Photo by Nathan Harmon.
Photo by Nathan Harmon.

[dropcap]Oklahoma[/dropcap] Magazine met with them at The Oklahoma Music Hall of Fame in Muskogee. Zach was immediately drawn to the black baby grand piano on the dimly-lit stage and began filling the air of the old building with music. Surrounded by the massive portraits of former inductees – many of them, in a way, mentors – he was soon joined in perfect harmony by brother Colton on some spur-of-the-moment classics from a variety of genres. It was magic, really, and genuine. The Swon Brothers were home, and it showed.

We were treated to a private concert – complete with plenty of comic relief.

“We’ve been chasing this dream our whole life. We started making music as soon as we started making noise,” says Colton. “I’m serious – we were rockin’ in the womb, pretty much!”

“We really don’t have womb for jokes like that in this interview,” Zach, the older and seemingly quieter of the two, says.

The brothers started performing as children. Colton mentions that since “day one” they were raised on a tour bus as they traveled with their parents, Kelly and Tammy Swon, and the southern gospel group Exodus. By the time Zach Swon was 9 or 10 years old, he was playing drums for the band.

In 2000, when they were 12 and 15 years old, they began venturing out in venues on their own as The Swon Brothers.

“We never really had a backup plan,” Zach says. “We didn’t know to what extent we wanted to do this, but since we were little this was what we wanted to do. And, luckily, we get to do it as brothers – and, hopefully, not kill each other.”

[pullquote]Our lives have definitely changed – I don’t know if I would say overnight because we’ve been doing this since we were little kids,” Zach says. “To most people it looks like overnight, but, you know, I think it changed us in other people’s eyes more than in our own.”[/pullquote]When Oklahoma Magazine first interviewed the brothers in 2011, they were hanging on tight to that childhood dream and were in the process of mixing a live album, recorded at the historic Roxy Theater in Muskogee. They were also busy writing for a new studio album in Nashville.

They had previously released an independent CD, Another Day, in January 2009.

The singing, songwriting duo can’t help but lean towards a country genre but say they will never limit themselves to any one category.

“We draw inspiration from a lot of music,” Zach says. “I know it’s kind of a cliché answer but growing up we listened to southern gospel, we listened to ’70s rock a lot – I mean our favorite band is the Eagles.”

The list of greats went on with Colton chiming in: Michael Jackson, George Jones, Ray Charles, Merle Haggard, Earth Wind and Fire.

“You name it, we’ve done it. But I think that’s kind of cool. It gives us a wide variety. Our dad told us when we were first starting out, ‘The way you please a crowd is you do something that everyone is going to like – at some point,’” Zach says with a laugh.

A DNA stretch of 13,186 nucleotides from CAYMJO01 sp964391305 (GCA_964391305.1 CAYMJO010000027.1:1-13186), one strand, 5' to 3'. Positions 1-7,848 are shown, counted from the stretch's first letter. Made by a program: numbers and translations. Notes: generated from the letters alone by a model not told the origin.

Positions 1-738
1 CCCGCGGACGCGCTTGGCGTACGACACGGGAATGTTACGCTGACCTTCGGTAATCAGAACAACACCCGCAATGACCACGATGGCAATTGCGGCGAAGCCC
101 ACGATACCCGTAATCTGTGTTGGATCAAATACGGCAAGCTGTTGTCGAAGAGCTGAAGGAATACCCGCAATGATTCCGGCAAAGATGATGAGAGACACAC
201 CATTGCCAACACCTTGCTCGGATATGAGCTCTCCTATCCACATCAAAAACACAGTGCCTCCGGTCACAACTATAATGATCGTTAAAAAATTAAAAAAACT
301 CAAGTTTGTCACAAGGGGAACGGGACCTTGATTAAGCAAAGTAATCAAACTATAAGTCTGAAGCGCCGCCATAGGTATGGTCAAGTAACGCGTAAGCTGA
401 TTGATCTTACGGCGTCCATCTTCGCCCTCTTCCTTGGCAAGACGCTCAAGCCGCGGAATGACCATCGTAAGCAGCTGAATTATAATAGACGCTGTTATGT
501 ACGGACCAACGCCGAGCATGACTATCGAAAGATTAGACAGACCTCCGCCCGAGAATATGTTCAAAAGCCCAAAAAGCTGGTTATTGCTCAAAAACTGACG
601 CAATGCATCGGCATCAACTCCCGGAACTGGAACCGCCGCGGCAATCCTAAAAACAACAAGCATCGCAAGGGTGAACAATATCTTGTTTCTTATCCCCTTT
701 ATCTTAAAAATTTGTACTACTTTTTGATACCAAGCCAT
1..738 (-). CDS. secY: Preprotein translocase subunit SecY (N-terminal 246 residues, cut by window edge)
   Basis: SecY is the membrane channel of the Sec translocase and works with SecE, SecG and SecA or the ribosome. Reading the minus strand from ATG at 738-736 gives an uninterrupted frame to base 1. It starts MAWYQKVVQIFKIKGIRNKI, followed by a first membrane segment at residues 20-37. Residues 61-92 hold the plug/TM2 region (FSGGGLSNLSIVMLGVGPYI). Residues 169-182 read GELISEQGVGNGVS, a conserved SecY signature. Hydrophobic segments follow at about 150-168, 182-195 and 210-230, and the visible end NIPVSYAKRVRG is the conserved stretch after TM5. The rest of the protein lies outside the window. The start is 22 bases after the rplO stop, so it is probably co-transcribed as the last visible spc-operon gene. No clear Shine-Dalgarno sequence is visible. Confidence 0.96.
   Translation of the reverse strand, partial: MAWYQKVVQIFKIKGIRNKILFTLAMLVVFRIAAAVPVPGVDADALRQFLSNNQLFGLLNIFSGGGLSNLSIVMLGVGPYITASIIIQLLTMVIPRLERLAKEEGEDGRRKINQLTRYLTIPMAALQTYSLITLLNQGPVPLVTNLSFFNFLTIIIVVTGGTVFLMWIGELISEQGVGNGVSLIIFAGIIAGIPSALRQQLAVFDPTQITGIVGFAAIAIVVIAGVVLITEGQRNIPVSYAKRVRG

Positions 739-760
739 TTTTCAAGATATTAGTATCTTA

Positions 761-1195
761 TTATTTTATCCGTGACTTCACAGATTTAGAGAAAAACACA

To the worldwide audience, who met the brothers for the first time in April 2013 via their televised audition for NBC’s The Voice, it appeared as if these young lives were changing overnight. The Swon Brothers performed Tom Petty and the Heartbreakers’ “American Girl,” turning the chairs of judges Usher, Blake Shelton and Shakira. Not surprisingly, they chose Blake Shelton as their coach and that, combined with their talent and America’s vote, eventually led them to the finale and third place in the competition.

One of the many highlights of the season was when the brothers chose to sing Steve Young’s “Seven Bridges Road” as a tribute to victims of the May 2013 tornado in Moore.

“Our lives have definitely changed – I don’t know if I would say overnight because we’ve been doing this since we were little kids,” Zach says. “To most people it looks like overnight, but, you know, I think it changed us in other people’s eyes more than in our own.”

“Our experience on The Voice was amazing,” Colton says. “We got to work with fellow Okie Blake Shelton and had a blast. It was like working with a big brother, really. I mean, the first thing that he said to my brother [Zach] was ‘Your brother Colton has one of those faces that you just want to punch!’”

“I said ‘I agree, and we’re going to be great friends,’” Zach chimes in.

Shelton still mentors the brothers and gives them advice. “He lets you spread your wings and fly and figure out stuff for yourself at the same time. But he’s always been in our corner and he’s always a text or a phone call away. He’s treated us like family,” says Colton with a genuine sense of gratitude.

“The show as a whole, though – I mean, what an experience,” Colton says. “Kind of like a boot camp for what we’re doing now as a career. And I can’t say anything bad about anyone involved in that production. They really want to see people succeed – it was a big game changer for us.”

Soon after appearing on The Voice, The Swon Brothers signed a recording contract with Arista Nashville and, under producer Mark Bright, released their self-titled album that included their debut Top 15 single “Later On.”

In October 2015, the brothers parted ways with Arista as a result of the company’s restructuring.

Now, there’s the recently released Timeless. Not only did the duo write every song on Timeless, but they also played most of the instruments on the recording. They also coproduced the tracks themselves with assistance from renowned producer/songwriter Derek George, and up and coming producer/band mate Joe Henderson.

Did we mention talented?

“We’ve put our heart and soul into this thing trying to give the record our very best,” Colton says. “I mean, fans give us their very best – they deserve it from us too. We took our time and tried to make it perfect for them.”

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